Thursday, August 18, 2011

Hegler Fuming over Duteau Creek water

Another good letter to the editor of The Morning Star, published August 17, 2011:
Who in their right mind would spend millions of dollars to treat water to Interior Health standards and then pump it on to the land as irrigation water?  John Hegler, Coldstream resident
Who indeed!
But we're already irrigating with chlorinated water, so why not spend another $20 million to filter water at the one year old Duteau Creek water treatment plant, and then we can irrigate with even better water.

But we digress from Hegler's letter...

"As a Kalamalka Lake water customer for more than 50 years, I find it deplorable that I was forced onto Duteau Creek water.  In my opinion, this plant is the most ill-conceived and opulent spending of taxpayers' money, as it is turning out to be nothing more than a white elephant.

We have invested $29 million in this plant, $6 to $8 million for operating costs, and now Interior Health wants us to spend another $20 million to upgrade to their standards.  In my opinion, the biggest mistake that was made was that there were no twin waterlines, one for residential and one for irrigation purposes.

Who in their right mind would spend millions of dollars to treat water to Interior Health standards and then pump it on to the land as irrigation water?

It's probably the most expensive water in Canada.  The high water rates we pay for this plant run by Greater Vernon Water and we, the taxpayers, are paying the top brass well in excess of $100,000 yearly salaries.  In return, we are receiving continual water advisories.  Weren't residents left with the impression the need for these advisories would virtually disappear if this plant was built?

Seventy-five per cent of all water use is for agricultural and commercial use, 25 per cent for residential use.  We put water restrictions on the 25 per cent usage, charge an arm and a leg, are told to boil our water for most of the summer and then they try to brainwash us that there is a shortage of water.  If that were true, wouldn't there be a moratorium on house construction?  How can you pat yourself on the back and give yourself a raise for doing such an outstanding job?

You can fool some of the people some of the time, but you cannot fool all of the people all of the time."
John Hegler

"We've brow-beaten Greater Vernon Water continually," admits Kia, "and I think it's time we pounded on Interior Health's door to tell them they're taking their government jobs much too seriously.  We aren't Walkerton Ontario!"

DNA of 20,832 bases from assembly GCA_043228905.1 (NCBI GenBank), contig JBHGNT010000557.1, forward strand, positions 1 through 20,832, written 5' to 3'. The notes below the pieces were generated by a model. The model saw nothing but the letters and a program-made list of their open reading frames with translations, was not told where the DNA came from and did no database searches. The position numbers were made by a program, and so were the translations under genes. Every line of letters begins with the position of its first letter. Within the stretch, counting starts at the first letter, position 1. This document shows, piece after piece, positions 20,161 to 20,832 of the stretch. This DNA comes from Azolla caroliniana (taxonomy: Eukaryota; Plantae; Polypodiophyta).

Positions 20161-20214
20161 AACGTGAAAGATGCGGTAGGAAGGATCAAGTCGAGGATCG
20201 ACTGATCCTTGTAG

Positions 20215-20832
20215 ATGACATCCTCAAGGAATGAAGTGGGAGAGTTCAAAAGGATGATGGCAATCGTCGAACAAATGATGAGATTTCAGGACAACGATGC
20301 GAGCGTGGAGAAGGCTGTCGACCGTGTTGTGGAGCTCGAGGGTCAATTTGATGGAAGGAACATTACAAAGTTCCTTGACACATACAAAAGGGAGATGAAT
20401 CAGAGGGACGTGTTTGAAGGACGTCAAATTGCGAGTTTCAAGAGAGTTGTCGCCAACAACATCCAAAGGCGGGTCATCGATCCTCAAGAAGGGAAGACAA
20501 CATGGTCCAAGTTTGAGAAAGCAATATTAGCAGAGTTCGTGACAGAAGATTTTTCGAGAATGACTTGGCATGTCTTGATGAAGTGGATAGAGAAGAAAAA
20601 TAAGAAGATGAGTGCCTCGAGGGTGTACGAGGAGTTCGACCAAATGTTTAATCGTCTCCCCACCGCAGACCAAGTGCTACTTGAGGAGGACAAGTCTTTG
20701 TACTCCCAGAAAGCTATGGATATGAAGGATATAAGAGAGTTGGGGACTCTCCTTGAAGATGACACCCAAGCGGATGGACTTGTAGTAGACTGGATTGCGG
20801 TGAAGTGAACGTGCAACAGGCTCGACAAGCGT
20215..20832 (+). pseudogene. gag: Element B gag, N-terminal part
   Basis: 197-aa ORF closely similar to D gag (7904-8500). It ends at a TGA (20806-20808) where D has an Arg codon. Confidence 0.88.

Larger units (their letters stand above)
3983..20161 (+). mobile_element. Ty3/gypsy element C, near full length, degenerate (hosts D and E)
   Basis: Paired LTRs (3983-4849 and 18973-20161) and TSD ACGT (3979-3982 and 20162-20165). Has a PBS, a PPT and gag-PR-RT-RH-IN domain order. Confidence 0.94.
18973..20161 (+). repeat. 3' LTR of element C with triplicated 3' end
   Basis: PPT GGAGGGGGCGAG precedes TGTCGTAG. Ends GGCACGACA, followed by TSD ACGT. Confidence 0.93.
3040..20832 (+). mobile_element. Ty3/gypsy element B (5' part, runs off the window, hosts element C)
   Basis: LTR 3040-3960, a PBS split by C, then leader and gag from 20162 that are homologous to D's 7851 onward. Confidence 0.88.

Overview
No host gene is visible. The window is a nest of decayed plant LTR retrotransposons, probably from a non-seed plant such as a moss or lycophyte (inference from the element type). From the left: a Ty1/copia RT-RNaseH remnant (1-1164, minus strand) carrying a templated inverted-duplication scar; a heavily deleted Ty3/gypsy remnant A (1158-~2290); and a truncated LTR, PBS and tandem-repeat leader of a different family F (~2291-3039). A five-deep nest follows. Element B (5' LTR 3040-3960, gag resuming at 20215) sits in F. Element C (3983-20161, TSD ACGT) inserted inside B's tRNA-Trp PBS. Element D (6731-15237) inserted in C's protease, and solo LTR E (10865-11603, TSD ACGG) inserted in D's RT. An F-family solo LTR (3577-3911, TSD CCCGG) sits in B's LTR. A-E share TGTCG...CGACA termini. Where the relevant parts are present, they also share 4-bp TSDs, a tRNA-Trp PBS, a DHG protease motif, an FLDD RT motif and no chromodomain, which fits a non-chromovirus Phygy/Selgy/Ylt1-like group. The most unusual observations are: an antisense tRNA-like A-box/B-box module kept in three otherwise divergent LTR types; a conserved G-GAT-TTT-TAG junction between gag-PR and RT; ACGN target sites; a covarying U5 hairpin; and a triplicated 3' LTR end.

You may just have a point there, Kia.

It's one government agency (Interior Health) telling another government agency (Greater Vernon Water) to meet their NEW standards.

Akin to the make-work projects for which government (at all levels) has become famous.

"With the fooled taxpayers in the middle, paying for it," adds Kia.

Saturday, August 13, 2011

Abuse of Power by District of Coldstream? So, who's really surprised?

Judy Paterson's letter to the editor appeared in The Morning Star on Friday, August 12th.

...happy indeed to add Judy to the ever-growing number of Coldstream residents who are fed up with Mayor Garlick and his council's expansion of municipal some it's abuse, while others just call it "creeping socialism".  

"I am commenting on LM. Nuefeld's letter in The Morning Star.  The letter provided examples of road projects that seem to have 'missed the mark.'  As much as we all want pretty roads and some of us do want bicycle paths, the question that Nuefeld exposes is -- who are these projects serving and why are certain decisions made by municipalities with respect to bike paths and road works?

The point of this letter is to peel back some of the layers of how decisions are made at the municipal level that allow for what may look like (or are, in actuality) liberal use or abuse of power at the municipal level.

The Local Government Act and the Community Charter bestow broad powers on municipal governments.  There are a number of reasons for this, one of which is to grant municipalities responsibility (and cost) for the upgrading of roads and such within their jurisdictions.  This removes the cost burdens of road maintenance from the province.  Road maintenance at the local level is supposed to be paid for through our local taxes.  Lately, however, a new form of funding is on offer.  The provincial government responded to the economic downturn by allowing municipalities accesss to gas tax money for certain community-based projects.  Bicycle paths fall under this category.